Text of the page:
Kunduz is adjacent to Tajikistan, a Central Asian country bordering Afghanistan, China, Kyrgyzstan and Uzbekistan, where the East Asian Community trade block (EAC) is struggling to fight an expanding ISIS threat, and with Russia in-bound building strategic military bases. Russian President Vladimir Putin and his Tajik counterpart, Emomali Rahmon, met Tuesday, October 13, 2015 in Sochi, Russia, at Putin’s summer residence to discuss Russia’s enhanced presence in the region. Rahmon allegedly told Putin that he was concerned with the Taliban’s growing presence near his nation’s borders and welcomed Russian support. The Russian Defense Ministry subsequently deployed several Mi-24P attack helicopters Wednesday to its Tajik airbase, the defense ministry said.
The Af/PAK Corridor security is strategically vital to Chinese infrastructure investments to be brokered out to Russia and Iran, projects from crude oil pipelines from Tajikistan through Afghanistan to Pakistan’s Gwadar Port, to a new Hydroelectric Power Dam being built in Pakistan in the FATA region, to Huawei Telecom infrastructure and various AF/PAK corridor mining projects.This is what Kunduz and Afghanistan in general really mean. A tactical, logistical bridge between multinational interests of oil, power and the flow of arms within an emergent threat of ISIS, and a new cold war between the US, China and Russia.
Strategic to these interests is Highway One, which connects all of Afghanistan’s main cities, and has long suffered repeated Taliban attacks. In recent weeks, the insurgents have cut a highway in Baghlan Province, which had been an uncontested government stronghold. Meanwhile, in many districts that are nominally under government control, like Musa Qala in Helmand Province and Charchino in Oruzgan Province, Afghan military forces hold only the government buildings in the district center and are under constant siege by the insurgents.
Highway 1 or A01 formally called the Ring Road, is a 2,200 kilometre two-lane road network circulating inside Afghanistan, connecting the following major cities (clock wise): Mazar, Kabul, Ghazni, Kandahar, Farah, and Herat in the west or northwest. It has extensions that also connect Jalalabad, Lashkar Gah, Delaram (Route 66), Islam Qala, and several other cities. It is part of AH1, the longest route of the Asian Highway Network. This will become the stage battle ground for the coming months and possibly years.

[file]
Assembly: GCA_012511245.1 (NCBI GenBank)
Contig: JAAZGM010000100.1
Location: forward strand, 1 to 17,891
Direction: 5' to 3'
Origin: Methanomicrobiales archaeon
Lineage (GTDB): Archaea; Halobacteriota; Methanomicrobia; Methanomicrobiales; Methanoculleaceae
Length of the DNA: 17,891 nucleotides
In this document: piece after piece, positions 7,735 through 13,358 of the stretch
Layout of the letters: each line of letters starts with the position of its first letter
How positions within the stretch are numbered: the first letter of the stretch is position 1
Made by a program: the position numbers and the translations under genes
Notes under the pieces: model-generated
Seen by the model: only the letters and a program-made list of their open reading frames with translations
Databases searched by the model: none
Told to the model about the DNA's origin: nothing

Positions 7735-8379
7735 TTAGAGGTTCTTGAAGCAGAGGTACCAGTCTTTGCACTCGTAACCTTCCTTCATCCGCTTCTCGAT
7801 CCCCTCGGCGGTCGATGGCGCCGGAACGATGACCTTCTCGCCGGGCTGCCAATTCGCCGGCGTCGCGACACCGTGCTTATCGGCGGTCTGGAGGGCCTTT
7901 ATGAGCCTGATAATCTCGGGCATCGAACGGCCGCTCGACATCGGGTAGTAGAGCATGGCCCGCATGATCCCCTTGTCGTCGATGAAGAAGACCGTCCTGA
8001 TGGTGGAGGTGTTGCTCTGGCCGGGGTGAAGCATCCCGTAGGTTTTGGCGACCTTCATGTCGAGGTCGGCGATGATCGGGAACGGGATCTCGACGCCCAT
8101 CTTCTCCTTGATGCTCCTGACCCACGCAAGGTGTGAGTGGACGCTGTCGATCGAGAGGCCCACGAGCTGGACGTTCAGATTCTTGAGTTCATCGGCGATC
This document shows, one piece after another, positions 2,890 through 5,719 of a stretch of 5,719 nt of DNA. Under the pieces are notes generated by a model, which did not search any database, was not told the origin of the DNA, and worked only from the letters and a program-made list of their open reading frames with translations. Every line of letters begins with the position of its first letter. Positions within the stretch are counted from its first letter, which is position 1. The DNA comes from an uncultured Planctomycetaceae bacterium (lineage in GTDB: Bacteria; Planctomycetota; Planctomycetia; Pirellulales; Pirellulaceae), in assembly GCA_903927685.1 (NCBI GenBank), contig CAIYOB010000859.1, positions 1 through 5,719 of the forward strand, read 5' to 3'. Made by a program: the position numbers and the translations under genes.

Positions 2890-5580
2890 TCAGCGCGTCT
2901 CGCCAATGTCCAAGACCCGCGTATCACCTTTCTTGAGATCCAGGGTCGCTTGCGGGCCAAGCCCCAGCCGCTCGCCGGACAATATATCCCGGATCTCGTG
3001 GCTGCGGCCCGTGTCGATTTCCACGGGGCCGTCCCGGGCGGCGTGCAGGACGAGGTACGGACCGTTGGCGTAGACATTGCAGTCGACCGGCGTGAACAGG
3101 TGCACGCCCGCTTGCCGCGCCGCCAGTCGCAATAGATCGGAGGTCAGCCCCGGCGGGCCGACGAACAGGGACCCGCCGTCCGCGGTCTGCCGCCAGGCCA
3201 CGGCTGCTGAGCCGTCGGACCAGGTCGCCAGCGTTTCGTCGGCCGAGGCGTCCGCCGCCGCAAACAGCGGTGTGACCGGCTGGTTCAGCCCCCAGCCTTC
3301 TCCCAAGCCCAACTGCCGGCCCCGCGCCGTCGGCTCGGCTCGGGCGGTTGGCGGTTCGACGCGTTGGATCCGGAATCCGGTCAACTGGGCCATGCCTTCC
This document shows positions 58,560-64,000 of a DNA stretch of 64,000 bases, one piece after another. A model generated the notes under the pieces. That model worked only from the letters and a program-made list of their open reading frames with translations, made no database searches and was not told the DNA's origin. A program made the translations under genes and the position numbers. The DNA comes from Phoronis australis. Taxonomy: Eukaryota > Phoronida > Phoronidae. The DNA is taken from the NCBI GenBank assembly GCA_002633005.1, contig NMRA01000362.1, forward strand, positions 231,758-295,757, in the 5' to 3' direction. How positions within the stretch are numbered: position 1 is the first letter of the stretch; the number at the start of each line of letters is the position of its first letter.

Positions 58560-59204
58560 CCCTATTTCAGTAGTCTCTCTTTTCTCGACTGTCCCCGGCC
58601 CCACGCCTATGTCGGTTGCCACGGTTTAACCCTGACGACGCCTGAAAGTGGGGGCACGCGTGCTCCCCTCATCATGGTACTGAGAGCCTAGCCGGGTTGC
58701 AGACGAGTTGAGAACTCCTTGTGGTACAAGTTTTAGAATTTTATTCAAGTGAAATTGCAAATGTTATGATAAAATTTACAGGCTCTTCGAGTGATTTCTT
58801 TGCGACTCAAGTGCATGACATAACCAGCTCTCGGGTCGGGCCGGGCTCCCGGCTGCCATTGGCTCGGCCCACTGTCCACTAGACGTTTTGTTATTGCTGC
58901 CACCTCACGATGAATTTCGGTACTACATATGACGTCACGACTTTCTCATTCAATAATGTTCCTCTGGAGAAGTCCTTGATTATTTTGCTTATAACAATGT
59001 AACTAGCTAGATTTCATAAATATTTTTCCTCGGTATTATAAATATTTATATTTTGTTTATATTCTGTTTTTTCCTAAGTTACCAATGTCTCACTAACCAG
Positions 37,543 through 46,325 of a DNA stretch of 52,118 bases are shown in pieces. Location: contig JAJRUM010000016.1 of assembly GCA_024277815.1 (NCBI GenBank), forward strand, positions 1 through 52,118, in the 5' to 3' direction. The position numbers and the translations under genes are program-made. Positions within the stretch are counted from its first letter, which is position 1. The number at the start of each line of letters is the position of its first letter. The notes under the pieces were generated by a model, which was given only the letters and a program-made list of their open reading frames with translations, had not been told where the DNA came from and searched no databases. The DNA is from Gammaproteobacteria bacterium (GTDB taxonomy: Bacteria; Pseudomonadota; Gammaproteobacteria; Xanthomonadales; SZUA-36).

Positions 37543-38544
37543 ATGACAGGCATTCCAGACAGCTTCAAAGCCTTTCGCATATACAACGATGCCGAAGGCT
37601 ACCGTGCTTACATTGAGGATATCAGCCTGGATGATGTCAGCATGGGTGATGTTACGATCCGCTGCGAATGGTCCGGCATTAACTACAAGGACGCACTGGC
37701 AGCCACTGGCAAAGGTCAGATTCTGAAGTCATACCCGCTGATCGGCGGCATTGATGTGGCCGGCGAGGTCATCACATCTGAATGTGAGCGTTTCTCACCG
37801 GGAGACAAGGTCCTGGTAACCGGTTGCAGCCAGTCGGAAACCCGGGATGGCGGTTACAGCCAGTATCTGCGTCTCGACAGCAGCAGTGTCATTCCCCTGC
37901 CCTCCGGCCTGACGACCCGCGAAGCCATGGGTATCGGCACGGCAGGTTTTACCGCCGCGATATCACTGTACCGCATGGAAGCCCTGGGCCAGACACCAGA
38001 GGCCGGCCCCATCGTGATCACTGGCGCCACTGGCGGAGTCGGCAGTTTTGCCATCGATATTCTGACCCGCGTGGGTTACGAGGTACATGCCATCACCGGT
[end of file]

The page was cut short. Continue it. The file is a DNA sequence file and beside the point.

Today, Oct. 14, 2015, government forces have slowly regained control in Kunduz, but fighting has flared in Ghazni, a provincial city that lies south of Kabul on Highway One, the main link between the capital and the major southern city of Kandahar. Security forces beat off an attack by hundreds of Taliban in Ghazni on Monday, but clashes continued in nearby villages and the highway was blocked, leaving many desperate people trapped in the open by the fighting. (H.Shalizi)
The losing battle against the Taliban:
“The DoD has consistently inflated assessments on the war in Afghanistan to the optimistic side since 2001. Other elements of the (intelligence community) had considerably pushed back against DoD manipulation of facts on the ground to no avail. In particular, several departments got into pitched back-and-forth bureaucratic battles with DoD after Defense kept massaging and constructing a positive narrative out of a disastrous downward trajectory in Afghanistan… a clear and alarming reality that was readily identifiable from 2008 onward, so when you’re looking to point fingers on why the war in Afghanistan was prioritized so lowly, how it was fought with such a dearth of supplies and materiel, how it was lost… make sure you’re facing the direction of the Pentagon” (E.Jones).
In a separate operation that ended on Sunday, Oct , the United States, which still provides air support to Afghan forces, said it conducted 63 air strikes on an al Qaeda training camp and another site near Kandahar, which included 200 Afghan and U.S. ground troops and were described by a U.S. spokesman as “one of the largest joint ground-assault operations we have ever conducted in Afghanistan”. (Hamid Shalizi)
What does Kunduz really mean? The war is just beginning…